Time Scavengers is collaborating with the International Ocean Discovery Program Expedition 390/393 to showcase the scientists recovering sediment and rock cores, and conducting science at sea! Click here to learn more about IODP, and visit the Research Vessel JOIDES Resolution website here to read more about the drillship. To learn more about IODP Expeditions 390 and 393, click here!
You can follow the JOIDES Resolution on Twitter @TheJR, on Facebook @joidesresolution, and on Instagram @joides_resolution!
I am a marine geophysicist that studies crustal structure. I use techniques that allow us to image the subsurface to study topics such as how ocean crust is formed or what an impact crater looks like in three dimensions. My favorite instruments are ocean bottom seismometers – we drop these off the side of a ship and they record sound waves that travel through the earth. Later we send a signal to each instrument and it lifts off the seafloor for recovery.
I was part of a team that acquired site survey data in the South Atlantic for IODP expeditions 390 and 393. These data allowed us to choose the best sites to recover both sediments and basement rocks. It is very exciting to see the drill cores from the sites we picked! The cores provide the ground-truth that allows us to better interpret our geophysical data over the South Atlantic region.
A previous project I was involved in was studying the Chicxulub impact crater which formed 66 million years ago when a meteorite struck at the Yucatan Peninsula in Mexico; effects from the impact led to the extinction of the dinosaurs. When I first started out as a research scientist I was part of a team that acquired geophysical data over the Chicxulub structure and confirmed that it was an impact crater. More recently I was in the scientific party that drilled into the structure and recovered rocks from the impact crater!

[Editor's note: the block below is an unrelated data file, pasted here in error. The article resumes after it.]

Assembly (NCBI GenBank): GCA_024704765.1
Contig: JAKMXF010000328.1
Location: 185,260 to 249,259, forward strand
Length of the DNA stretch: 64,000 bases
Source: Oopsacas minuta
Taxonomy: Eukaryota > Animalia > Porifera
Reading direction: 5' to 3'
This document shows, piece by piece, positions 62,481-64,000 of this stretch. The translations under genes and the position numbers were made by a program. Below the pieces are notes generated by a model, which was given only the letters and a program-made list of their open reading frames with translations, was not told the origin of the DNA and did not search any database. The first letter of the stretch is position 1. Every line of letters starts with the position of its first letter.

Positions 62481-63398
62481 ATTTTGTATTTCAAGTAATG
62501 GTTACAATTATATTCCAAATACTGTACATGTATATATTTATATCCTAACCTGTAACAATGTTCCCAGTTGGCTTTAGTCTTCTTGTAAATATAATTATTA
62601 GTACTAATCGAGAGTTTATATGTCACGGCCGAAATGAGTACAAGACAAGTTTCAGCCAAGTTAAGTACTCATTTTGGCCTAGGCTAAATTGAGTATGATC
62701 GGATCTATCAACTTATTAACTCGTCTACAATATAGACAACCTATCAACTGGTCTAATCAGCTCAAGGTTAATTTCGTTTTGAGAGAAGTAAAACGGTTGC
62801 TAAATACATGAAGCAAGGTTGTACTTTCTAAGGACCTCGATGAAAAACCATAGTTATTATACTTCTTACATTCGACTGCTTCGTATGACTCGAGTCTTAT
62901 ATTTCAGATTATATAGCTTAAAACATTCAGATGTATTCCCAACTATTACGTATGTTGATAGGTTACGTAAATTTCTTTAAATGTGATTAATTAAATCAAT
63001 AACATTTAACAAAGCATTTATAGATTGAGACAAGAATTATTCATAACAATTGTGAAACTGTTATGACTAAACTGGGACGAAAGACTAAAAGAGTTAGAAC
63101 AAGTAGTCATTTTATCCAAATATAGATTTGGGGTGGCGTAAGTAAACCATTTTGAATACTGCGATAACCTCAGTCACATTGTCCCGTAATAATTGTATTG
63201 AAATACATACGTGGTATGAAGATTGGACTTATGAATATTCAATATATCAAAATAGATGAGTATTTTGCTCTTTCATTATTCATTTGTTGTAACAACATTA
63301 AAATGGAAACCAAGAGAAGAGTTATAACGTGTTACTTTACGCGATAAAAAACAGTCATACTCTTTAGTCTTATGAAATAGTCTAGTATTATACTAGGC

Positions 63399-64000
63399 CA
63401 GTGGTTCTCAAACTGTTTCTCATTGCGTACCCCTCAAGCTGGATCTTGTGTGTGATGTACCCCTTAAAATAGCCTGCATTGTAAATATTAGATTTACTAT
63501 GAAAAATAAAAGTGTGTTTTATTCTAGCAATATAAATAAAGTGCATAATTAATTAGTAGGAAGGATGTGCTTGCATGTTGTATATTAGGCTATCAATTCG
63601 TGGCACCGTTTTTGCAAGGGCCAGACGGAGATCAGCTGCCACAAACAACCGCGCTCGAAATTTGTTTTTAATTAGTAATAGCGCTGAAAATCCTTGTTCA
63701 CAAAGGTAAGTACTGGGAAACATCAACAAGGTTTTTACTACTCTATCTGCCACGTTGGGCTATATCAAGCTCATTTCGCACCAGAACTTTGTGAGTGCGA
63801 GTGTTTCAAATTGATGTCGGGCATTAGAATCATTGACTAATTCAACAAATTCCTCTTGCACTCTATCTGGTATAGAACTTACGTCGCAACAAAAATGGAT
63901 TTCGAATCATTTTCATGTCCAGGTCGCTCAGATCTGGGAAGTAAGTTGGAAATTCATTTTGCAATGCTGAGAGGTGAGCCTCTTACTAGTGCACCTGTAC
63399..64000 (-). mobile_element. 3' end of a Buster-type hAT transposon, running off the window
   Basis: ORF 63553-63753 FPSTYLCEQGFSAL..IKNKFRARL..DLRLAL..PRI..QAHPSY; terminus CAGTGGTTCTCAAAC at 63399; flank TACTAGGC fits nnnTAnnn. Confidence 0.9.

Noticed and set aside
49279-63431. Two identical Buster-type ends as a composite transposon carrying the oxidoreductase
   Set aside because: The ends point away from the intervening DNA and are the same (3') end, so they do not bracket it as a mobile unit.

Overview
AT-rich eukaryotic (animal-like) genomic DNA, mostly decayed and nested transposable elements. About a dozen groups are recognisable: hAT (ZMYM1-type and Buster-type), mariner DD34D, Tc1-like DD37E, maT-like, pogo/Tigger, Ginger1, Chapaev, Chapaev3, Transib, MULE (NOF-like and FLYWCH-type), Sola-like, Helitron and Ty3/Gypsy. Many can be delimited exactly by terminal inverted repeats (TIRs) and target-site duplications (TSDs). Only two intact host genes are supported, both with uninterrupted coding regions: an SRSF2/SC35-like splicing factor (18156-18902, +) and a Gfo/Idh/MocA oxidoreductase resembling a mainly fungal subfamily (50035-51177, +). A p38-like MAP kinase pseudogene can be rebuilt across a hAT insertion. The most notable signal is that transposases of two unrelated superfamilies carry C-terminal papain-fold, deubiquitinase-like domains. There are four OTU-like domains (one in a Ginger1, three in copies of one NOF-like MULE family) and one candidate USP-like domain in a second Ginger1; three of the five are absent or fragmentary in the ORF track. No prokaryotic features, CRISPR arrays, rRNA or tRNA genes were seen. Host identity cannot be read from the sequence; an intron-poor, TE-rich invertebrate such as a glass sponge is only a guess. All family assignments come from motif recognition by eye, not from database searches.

Growing up I was always interested in science but didn’t know much about earth science. In high school I received information about applying for a scholarship to study geophysics – which I learned was studying the physics of the earth. Once I took my first geophysics course and discovered plate tectonics I was hooked! After graduate school I became a research scientist at the University of Texas Institute for Geophysics (UTIG) where I worked for almost 28 years. I recently took a position as a Program Director at the National Science Foundation in the marine geology and geophysics program. I now get to manage the review process for proposals to conduct cool science all over the world’s oceans!
My biggest hobby is soccer. I love going to see Austin’s new soccer team Austin FC, and my favorite way to spend a Saturday morning is to grab a breakfast taco and watch Premier League soccer matches. I also enjoy reading science fiction and fantasy and watching movies.
Gail is currently a Program Director at the National Science Foundation in the Division of Ocean Sciences; she is also a Research Affiliate at the University of Texas Institute for Geophysics. You can follow Gail on Twitter @glchristeson.